Finally, it’s common for developers to leave the session ID in the query string. It’s convenient, but it’s also a security flaw. Instead of placing the string in a URL, use a form’s hidden variables or cookies. It still doesn’t stop the attacker from using these methods, but it causes them to take extra steps to trick the user. For instance, the attacker could create a phishing website that obtains the session ID, places a cookie and then tricks the user into logging into the real system. This is one extra step that could alert the user to the scam, so it makes it much more difficult on the attacker. Making it more difficult sometimes persuades the attacker to choose an easier, less secure application.

Other Ways to Defend Against Cyber Attacks

Users don’t understand session fixation, so it’s likely that they will click any link sent to their email addresses. However, you can still educate users by adding some content to your site that warns them of the common dangers and red flags surrounding cyber attacks. Educated users greatly reduce the risk involved in hosting a cloud application.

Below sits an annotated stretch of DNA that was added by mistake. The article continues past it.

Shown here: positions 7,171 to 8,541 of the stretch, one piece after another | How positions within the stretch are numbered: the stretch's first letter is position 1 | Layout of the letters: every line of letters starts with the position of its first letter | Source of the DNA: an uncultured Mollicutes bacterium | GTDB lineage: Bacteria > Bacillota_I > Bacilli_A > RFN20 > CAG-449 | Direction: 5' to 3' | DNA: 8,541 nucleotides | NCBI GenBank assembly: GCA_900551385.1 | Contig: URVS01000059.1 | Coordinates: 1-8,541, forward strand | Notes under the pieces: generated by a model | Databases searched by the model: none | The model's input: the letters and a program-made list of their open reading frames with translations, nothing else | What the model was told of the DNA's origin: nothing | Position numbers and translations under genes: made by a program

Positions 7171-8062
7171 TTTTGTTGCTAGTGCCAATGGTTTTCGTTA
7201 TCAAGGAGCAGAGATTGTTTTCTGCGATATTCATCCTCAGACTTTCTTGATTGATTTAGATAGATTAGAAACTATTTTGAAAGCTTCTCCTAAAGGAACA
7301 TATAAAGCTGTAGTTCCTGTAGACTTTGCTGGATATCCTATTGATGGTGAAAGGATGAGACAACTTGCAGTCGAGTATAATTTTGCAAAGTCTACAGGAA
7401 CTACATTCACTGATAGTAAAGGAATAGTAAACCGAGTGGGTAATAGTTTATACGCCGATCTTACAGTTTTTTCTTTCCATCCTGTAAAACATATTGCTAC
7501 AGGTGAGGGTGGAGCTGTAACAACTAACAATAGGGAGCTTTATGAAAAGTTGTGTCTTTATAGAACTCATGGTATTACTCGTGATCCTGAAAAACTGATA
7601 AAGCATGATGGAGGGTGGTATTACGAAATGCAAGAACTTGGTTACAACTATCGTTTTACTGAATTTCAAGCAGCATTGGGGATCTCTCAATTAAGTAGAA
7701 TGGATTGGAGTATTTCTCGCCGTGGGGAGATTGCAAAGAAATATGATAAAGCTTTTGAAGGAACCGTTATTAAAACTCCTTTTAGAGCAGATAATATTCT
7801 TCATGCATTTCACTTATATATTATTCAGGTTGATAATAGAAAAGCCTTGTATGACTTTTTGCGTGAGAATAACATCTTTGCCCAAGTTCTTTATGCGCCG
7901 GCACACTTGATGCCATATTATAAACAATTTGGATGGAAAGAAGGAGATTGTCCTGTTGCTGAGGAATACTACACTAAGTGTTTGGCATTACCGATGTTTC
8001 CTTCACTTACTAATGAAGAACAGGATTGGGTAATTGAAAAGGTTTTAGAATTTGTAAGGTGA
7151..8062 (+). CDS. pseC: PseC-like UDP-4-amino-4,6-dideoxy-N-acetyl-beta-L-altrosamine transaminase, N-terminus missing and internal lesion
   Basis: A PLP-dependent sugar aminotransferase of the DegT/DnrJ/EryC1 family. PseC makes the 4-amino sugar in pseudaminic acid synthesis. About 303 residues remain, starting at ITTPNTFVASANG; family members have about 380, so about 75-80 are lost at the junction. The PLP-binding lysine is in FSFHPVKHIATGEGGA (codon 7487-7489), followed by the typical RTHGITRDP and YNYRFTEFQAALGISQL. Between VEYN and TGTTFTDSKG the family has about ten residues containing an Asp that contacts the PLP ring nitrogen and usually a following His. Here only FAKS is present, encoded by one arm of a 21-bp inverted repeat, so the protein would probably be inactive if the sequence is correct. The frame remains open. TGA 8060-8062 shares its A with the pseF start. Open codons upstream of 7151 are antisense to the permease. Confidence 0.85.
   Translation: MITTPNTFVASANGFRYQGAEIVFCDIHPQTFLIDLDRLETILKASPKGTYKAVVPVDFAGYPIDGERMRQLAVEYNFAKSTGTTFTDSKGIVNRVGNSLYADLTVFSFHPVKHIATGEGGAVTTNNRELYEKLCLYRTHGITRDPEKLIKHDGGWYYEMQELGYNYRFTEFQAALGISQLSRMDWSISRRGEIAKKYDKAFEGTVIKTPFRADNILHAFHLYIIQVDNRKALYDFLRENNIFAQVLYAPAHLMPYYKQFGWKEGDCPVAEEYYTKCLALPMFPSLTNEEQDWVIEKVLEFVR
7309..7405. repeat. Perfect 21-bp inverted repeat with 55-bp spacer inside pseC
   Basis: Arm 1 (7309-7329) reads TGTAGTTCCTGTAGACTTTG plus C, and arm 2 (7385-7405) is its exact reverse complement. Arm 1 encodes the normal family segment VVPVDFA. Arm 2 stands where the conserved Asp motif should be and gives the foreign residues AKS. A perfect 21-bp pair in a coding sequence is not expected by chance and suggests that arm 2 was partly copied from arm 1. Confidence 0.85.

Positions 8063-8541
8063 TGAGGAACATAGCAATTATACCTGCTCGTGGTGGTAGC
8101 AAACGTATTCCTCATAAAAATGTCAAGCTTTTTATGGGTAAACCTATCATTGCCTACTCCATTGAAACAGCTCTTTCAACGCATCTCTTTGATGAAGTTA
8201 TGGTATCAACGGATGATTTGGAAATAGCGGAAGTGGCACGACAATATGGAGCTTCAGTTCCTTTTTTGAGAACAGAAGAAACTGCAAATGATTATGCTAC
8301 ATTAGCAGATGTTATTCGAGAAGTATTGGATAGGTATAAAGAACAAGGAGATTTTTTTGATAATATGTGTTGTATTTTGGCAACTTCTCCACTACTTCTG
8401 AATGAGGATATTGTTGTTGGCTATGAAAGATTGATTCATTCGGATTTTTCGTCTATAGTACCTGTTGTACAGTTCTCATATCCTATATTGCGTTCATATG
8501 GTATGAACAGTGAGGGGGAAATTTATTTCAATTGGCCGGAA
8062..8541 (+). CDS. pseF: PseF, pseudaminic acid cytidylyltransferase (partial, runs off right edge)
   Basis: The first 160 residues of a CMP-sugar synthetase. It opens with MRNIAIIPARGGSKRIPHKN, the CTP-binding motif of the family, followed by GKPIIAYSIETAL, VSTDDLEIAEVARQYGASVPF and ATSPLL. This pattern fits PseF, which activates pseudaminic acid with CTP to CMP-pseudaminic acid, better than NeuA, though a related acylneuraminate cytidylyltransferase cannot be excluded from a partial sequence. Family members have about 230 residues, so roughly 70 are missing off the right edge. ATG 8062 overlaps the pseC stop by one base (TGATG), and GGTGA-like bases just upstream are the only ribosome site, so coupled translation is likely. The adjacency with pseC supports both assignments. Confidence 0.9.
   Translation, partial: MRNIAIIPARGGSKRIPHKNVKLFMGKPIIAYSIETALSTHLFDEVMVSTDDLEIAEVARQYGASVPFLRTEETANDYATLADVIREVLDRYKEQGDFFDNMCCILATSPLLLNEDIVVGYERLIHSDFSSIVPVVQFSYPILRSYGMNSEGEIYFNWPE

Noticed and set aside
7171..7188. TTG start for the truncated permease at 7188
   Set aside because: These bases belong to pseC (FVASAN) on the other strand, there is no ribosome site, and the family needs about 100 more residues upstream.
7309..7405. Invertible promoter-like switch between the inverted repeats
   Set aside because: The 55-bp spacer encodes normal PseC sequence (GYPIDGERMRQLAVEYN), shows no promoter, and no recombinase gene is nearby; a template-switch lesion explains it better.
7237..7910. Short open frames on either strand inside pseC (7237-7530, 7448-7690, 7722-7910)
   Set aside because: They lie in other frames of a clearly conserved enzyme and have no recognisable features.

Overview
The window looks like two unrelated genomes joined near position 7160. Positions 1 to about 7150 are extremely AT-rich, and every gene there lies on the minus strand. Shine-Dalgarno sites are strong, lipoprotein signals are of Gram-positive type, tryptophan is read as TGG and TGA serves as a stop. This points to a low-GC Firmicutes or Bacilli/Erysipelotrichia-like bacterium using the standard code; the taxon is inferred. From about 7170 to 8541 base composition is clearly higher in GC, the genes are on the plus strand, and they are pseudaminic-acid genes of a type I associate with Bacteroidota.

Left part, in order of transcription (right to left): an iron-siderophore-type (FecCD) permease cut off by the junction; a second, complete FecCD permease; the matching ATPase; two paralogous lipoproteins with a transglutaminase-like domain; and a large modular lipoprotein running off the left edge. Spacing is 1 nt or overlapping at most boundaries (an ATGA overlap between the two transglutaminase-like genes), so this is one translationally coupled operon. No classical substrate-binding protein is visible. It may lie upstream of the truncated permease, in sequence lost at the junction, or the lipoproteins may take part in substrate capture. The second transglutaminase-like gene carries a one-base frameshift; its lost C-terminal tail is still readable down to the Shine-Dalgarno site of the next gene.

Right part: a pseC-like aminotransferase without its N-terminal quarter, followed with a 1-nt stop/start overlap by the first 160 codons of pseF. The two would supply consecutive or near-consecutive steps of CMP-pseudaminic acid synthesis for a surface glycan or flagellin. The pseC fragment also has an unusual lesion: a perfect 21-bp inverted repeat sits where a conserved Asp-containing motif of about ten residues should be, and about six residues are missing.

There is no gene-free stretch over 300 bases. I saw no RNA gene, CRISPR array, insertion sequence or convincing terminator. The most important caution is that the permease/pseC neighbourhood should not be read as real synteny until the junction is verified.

You should also set up an email address or customer service contact form where a user can report a possible phishing attack. Chances are that the attacker targets several of your users and not just one. The hacker has a better chance of success if 100 users receive the malicious URL rather than just sending it to one person.

Employees can fall victim to session fixation attacks, so use email filters that block suspicious emails. It’s also important to educate employees about the dangers of clicking suspicious links in email. The attacker usually sends a short message with the URL.

Some attackers even hack email accounts and use them to send the malicious phishing emails. Since the email comes from a trusted source, the attack has a higher chance of success.

Always Code with Security in Mind

Coders aren’t security experts, so they can’t be expected to know every attack in the wild. Malware is released into the wild everyday, so coders must keep up-to-date on the latest attack methods to protect the application.

With any cloud application, work with a security expert to penetration test different modules and ensure that it isn’t vulnerable to session fixation. Log any events where security is an issue including login attempts. With the right security review and coder education, a cloud application has a much smaller chance of becoming a victim of session fixation.